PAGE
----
Healthcare IT, Telemedicine

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Teleradiology information systems for transmission of radiology images

Information systems using telecommunications for transmitting and receiving digital images such as MRI, DR, and CT. Images and text can be transmitted to and from remote sites and in emergency situations when on-site radiologist consultation is not available.

Tips for Buying a Telemedicine System

1. Buyers should choose a telemedicine system that provides the resolution and performance that best suit their needs.

2. Facilities considering the purchase of such a telemammography system should look into the applications of the teleradiology system.

3. Facilities that need real-time telemedicine system reviews by consulting physicians at different sites are looking for high-resolution images and rapid transmission by either ISDN or satellite for point-to-point transmission or by dedicated coaxial cable, DSL, or cable modems for LAN transmission.

4. On-call radiologists at home can get telemammography system image transmission over telephone lines. Each radiologist should have a high-resolution computer monitor at home, and the department should have a portable modem, CPU, and hard disk that the radiologist can carry home.

5. Facilities should invest in a laser imager if they wish to have a hardcopy review.

6. When users plan to integrate the teleradiology system with a PACS, they should consider the compatibility with communications standards, such as the Open System Interconnect, which was developed under the guidance of the International Organization for Standardization.

7. The ACR/NEMA Digital Imaging and Communications standard ensures data exchange among imaging devices, regardless of the brand or image format used. It sets minimum requirements for hardware, data-link service, networking, message presentation, and applications.

8. Open architectures that comply with ACR/NEMA and ISO/OSI standards are now replacing supplier-specific network architectures.

9. When facilities adopt an industry-wide standard, they can install multi-supplier telemedicine systems and reduce the expenses of implementing a whole digital department.

10. Buyers are encouraged to get a list of users from the manufacturer and consult with experienced telemedicine system experts before purchasing a system.

11. Any new equipment purchased should be DICOM compatible to facilitate networking.

Questions for the Seller

Before you purchase your Telemedicine System, we recommend you ask the seller the following questions:

General

  • Software installed? (Name + Version)
  • Does the system include a printer?

Teleradiology information systems for transmission of radiology images

Information systems using telecommunications for transmitting and receiving digital images such as MRI, DR, and CT. Images and text can be transmitted to and from remote sites and in emergency situations when on-site radiologist consultation is not available.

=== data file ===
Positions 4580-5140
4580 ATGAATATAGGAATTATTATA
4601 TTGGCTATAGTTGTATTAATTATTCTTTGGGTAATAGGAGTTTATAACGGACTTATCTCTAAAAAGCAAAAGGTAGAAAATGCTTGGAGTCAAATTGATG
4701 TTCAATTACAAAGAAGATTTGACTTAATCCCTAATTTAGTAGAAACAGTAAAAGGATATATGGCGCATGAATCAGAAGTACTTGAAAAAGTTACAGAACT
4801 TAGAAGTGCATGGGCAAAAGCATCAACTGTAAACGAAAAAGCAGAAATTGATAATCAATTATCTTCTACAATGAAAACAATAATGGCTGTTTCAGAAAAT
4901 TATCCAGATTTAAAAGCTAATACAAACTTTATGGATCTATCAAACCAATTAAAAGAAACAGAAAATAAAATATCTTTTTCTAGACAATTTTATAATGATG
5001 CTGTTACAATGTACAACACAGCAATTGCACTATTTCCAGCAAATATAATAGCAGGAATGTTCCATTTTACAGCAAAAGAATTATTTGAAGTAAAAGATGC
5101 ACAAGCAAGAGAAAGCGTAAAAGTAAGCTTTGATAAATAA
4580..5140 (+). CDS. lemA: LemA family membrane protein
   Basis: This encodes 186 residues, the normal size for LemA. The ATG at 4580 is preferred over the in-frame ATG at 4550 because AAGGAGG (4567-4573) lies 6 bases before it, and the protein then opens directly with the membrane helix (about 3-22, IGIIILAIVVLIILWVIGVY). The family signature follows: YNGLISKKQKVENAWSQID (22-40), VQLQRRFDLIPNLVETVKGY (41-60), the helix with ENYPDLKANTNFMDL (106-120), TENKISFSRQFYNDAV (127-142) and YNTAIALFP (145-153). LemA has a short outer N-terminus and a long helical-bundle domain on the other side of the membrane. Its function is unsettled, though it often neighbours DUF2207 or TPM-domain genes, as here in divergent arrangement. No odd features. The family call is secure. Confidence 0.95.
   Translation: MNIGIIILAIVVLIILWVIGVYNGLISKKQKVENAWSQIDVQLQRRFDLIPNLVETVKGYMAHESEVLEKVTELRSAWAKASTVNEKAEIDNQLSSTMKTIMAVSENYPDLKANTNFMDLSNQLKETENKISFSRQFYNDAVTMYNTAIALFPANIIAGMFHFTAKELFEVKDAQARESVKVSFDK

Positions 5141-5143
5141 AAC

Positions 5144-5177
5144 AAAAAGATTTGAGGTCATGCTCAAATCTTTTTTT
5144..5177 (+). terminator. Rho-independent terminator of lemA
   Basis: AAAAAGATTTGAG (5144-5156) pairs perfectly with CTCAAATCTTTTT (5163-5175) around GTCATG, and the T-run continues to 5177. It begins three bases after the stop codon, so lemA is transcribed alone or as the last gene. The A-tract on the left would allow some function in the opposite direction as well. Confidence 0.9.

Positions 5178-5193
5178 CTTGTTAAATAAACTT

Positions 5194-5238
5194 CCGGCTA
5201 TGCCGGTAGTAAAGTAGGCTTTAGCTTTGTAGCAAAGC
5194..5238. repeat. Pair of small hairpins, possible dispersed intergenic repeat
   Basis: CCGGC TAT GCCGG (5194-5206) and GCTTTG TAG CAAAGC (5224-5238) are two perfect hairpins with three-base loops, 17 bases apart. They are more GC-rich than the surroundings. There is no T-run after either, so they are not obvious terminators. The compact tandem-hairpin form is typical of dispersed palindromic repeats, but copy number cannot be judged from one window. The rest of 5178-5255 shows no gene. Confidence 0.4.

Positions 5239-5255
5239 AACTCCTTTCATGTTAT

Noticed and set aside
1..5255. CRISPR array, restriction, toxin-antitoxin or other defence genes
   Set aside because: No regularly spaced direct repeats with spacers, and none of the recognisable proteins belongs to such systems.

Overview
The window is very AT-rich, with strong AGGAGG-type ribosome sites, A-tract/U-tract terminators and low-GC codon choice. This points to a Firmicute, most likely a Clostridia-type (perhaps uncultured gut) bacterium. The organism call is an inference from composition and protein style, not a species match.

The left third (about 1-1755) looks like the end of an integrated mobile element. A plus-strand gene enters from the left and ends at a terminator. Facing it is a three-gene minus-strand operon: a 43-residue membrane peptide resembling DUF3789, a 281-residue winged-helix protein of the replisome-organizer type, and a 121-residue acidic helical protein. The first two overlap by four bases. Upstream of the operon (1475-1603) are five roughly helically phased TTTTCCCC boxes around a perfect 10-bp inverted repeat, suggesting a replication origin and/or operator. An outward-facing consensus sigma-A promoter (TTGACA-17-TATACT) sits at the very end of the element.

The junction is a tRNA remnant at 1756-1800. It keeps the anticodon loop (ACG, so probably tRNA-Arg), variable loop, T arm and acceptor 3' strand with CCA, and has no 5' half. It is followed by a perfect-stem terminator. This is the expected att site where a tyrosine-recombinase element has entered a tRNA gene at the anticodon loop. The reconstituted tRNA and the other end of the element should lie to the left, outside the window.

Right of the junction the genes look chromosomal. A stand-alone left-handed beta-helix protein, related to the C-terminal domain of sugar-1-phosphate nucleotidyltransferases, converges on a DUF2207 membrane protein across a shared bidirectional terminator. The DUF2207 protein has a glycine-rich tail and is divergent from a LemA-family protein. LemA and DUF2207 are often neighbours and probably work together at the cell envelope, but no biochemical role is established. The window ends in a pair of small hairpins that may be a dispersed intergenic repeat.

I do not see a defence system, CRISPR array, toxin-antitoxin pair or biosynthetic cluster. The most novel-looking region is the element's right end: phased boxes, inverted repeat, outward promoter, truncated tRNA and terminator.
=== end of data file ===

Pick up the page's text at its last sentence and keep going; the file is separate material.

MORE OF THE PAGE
Tips for Buying a Telemedicine System

1. Buyers should choose a telemedicine system that provides the resolution and performance that best suit their needs.

2. Facilities considering the purchase of such a telemammography system should look into the applications of the teleradiology system.

3. Facilities that need real-time telemedicine system reviews by consulting physicians at different sites are looking for high-resolution images and rapid transmission by either ISDN or satellite for point-to-point transmission or by dedicated coaxial cable, DSL, or cable modems for LAN transmission.

4. On-call radiologists at home can get telemammography system image transmission over telephone lines. Each radiologist should have a high-resolution computer monitor at home, and the department should have a portable modem, CPU, and hard disk that the radiologist can carry home.

5. Facilities should invest in a laser imager if they wish to have a hardcopy review.

6. When users plan to integrate the teleradiology system with a PACS, they should consider the compatibility with communications standards, such as the Open System Interconnect, which was developed under the guidance of the International Organization for Standardization.

7. The ACR/NEMA Digital Imaging and Communications standard ensures data exchange among imaging devices, regardless of the brand or image format used. It sets minimum requirements for hardware, data-link service, networking, message presentation, and applications.

8. Open architectures that comply with ACR/NEMA and ISO/OSI standards are now replacing supplier-specific network architectures.

9. When facilities adopt an industry-wide standard, they can install multi-supplier telemedicine systems and reduce the expenses of implementing a whole digital department.

10. Buyers are encouraged to get a list of users from the manufacturer and consult with experienced telemedicine system experts before purchasing a system.

11. Any new equipment purchased should be DICOM compatible to facilitate networking.

Questions for the Seller

Before you purchase your Telemedicine System, we recommend you ask the seller the following questions:

General

  • Software installed? (Name + Version)
  • Does the system include a printer?
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